Castillo’s numbers weren’t as impressive: 5.40 ERA, 1.586 WHIP, and 2.41 K/BB over 46.2 innings. But, while Leal was merely “young” for the league, Castillo was “mega young.” He pitched the whole year at just 16, and was essentially tied with a couple others for being the youngest player in the league. Castillo is likely to repeat the year in the DSL, which is not a negative in the least.

If you’re not already intrigued, Baseball America’s Ben Badler offered some insights on the prospects, and it’s more goodness. First, some of what he had to say on Castillo:

He used to play soccer, and his athleticism is evident in his smooth delivery, which he repeats well for his age. He has a long, loose arm stroke, a long stride and gets good extension out front. He threw in the mid-80s when he signed, but he now touches the low 90s and has a good changeup for his age, though his breaking ball is still a work in progress. Castillo did post a 5.40 ERA last year, but if he were born a week later, he wouldn’t have even been eligible to sign until July 2, 2012, so he’s an intriguing arm for the Cubs to take a flier on.

And a portion of his comments on Leal:

When Leal signed, he stood out for his size, delivery, ability to throw strikes and spin a breaking ball. He progressed quickly and in some ways became a different pitcher than scouts had expected. He threw from almost straight over the top when he signed, but he’s since dropped down to a lower slot and gotten more life on his fastball, which was 85-88 mph when he signed but now sits around 88-89. Leal’s best pitch is his mid-to-high 70s breaking ball, an advanced pitch for his age with a chance to be plus. He didn’t have a changeup when he signed, but he’s developed feel for that pitch as well, giving him the potential for three average or better pitches if his velocity continues to climb.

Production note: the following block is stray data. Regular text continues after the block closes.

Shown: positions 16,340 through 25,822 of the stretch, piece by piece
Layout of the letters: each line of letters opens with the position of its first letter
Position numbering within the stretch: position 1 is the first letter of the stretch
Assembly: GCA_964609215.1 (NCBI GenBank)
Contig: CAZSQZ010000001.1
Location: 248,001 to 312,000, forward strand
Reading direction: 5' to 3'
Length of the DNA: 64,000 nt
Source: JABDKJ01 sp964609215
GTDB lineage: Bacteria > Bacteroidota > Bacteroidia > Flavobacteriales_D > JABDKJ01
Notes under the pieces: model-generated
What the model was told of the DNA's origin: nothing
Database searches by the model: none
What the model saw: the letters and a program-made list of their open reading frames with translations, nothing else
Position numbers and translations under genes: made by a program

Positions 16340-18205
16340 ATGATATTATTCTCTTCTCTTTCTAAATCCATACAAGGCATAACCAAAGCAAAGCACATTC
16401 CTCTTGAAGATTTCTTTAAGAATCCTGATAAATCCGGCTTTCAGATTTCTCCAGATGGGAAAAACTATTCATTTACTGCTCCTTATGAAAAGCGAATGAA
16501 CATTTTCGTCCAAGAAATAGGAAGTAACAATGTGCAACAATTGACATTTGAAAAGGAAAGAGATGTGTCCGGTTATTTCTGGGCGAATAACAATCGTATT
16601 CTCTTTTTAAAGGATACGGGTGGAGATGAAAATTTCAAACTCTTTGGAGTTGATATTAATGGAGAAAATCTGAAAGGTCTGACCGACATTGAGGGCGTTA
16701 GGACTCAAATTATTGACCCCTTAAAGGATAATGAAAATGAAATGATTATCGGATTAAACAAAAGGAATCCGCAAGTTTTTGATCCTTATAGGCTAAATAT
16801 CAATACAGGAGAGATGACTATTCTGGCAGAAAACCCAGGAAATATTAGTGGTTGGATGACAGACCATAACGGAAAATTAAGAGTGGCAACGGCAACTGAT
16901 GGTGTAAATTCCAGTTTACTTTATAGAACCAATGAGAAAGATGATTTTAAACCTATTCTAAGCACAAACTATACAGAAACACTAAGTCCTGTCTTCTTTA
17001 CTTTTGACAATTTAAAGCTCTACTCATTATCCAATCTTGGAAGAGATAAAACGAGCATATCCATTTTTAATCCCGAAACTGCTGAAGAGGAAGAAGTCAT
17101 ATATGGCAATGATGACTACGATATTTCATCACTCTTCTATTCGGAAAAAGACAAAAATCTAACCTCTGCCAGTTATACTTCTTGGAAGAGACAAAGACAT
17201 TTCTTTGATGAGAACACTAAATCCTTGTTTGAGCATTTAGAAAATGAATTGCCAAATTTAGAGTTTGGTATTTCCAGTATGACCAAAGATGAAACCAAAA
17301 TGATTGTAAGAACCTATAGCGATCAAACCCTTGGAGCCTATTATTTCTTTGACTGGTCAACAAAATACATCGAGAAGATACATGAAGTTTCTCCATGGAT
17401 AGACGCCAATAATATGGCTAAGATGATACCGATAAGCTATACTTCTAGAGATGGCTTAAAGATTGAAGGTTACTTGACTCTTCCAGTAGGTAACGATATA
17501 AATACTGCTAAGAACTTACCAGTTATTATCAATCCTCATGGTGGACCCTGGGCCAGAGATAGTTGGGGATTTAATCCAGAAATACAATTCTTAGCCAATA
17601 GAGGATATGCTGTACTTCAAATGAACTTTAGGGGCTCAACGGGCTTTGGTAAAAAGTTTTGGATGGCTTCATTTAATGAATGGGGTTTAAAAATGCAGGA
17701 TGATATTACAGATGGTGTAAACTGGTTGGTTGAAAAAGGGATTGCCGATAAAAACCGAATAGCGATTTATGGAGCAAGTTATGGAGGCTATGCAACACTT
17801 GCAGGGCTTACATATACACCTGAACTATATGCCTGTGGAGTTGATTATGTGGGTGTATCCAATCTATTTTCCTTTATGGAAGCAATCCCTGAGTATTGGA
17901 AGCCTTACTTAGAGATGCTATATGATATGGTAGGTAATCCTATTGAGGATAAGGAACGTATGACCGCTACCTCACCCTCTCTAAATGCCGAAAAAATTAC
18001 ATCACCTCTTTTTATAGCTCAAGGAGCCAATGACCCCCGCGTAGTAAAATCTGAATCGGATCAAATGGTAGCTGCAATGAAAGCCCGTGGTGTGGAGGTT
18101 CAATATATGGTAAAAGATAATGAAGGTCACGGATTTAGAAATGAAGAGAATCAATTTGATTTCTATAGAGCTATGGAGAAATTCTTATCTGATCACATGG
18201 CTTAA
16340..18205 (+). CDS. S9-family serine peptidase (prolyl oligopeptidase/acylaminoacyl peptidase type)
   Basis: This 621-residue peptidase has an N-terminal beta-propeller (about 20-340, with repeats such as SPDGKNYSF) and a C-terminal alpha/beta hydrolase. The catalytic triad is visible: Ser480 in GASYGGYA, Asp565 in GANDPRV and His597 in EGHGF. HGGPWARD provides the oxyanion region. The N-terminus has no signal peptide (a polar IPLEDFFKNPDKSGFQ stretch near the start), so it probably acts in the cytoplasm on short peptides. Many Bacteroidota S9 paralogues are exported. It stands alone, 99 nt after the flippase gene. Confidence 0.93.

I really like the way both of those read.

And if you’re down for some video, you can see a little bit on each of the pitchers. Castillo:

And Leal:

Now that you’re all jazzed, it’s time for the cold water: 17-year-old prospects, no matter how amazing, almost always flame out. It’s just a statistical probability. Even the best of the best prospects who come over to the States from the DSL frequently stall out. They are super young. They are super raw. And they have a super long way to go before they become notable trade bait, let alone productive big leaguers.

This is a great, great return for Tony Campana. It’s great to have these guys in the system. But let’s not go crazy about them just yet.

  • Patrick G

    Curve on Castillo on the 2nd pitch he throws looks nice

    • chirogerg

      Exactly what I thought. The shape looks a bit like Verlander’s curve. Good 12:30 to 6:30, but it’s hard to tell how late or sharply it breaks

      • Marc N.

        You have trouble telling how late and sharp Verlander’s curve breaks too?!?!?

  • dash